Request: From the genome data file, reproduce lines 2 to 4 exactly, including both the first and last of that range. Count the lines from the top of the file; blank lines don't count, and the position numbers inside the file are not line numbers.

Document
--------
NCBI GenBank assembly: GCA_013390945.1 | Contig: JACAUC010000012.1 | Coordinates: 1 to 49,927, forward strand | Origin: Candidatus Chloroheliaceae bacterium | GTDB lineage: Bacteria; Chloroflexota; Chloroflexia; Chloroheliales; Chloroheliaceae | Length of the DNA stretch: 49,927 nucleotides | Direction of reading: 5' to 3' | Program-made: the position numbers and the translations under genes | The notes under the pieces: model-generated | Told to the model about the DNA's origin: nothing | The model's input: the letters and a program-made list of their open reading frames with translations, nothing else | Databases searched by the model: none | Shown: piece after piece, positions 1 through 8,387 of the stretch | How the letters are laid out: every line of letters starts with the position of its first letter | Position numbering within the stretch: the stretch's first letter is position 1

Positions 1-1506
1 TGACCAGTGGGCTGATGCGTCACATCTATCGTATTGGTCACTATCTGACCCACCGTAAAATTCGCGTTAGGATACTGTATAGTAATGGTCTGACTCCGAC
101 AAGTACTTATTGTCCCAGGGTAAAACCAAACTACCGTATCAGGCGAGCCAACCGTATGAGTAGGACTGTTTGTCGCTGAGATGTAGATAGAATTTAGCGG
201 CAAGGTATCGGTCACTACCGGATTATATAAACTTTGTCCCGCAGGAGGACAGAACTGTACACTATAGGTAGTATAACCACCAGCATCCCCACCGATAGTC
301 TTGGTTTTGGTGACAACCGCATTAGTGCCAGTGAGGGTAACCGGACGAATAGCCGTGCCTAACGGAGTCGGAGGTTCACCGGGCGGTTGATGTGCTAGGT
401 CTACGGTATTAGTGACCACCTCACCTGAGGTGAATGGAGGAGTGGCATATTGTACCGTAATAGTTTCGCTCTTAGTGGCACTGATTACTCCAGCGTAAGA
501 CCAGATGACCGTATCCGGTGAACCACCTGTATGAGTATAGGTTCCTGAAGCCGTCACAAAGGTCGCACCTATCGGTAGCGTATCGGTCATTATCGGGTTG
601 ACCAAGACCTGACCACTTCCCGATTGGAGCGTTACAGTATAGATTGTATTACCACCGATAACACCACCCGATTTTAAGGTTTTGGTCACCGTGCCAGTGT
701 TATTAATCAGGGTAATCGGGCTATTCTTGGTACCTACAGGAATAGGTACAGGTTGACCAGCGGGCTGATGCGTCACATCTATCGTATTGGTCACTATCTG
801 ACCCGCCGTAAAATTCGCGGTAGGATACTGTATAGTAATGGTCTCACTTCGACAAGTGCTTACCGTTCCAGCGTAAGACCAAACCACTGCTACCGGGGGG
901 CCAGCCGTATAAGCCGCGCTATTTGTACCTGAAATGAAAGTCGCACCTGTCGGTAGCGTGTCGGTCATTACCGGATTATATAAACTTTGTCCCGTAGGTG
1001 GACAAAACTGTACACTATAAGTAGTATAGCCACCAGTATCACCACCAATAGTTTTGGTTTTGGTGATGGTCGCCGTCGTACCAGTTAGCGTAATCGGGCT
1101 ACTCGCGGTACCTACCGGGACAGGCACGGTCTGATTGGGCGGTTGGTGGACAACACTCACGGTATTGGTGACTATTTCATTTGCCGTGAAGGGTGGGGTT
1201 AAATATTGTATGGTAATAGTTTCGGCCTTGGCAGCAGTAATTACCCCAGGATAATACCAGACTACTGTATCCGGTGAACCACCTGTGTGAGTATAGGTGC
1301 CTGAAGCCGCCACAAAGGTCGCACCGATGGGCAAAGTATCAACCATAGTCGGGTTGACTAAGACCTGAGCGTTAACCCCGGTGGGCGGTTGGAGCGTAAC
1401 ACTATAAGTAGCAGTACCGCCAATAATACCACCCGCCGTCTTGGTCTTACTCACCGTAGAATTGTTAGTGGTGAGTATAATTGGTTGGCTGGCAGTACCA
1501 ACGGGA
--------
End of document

Positions 1-1506
1 TGACCAGTGGGCTGATGCGTCACATCTATCGTATTGGTCACTATCTGACCCACCGTAAAATTCGCGTTAGGATACTGTATAGTAATGGTCTGACTCCGAC
101 AAGTACTTATTGTCCCAGGGTAAAACCAAACTACCGTATCAGGCGAGCCAACCGTATGAGTAGGACTGTTTGTCGCTGAGATGTAGATAGAATTTAGCGG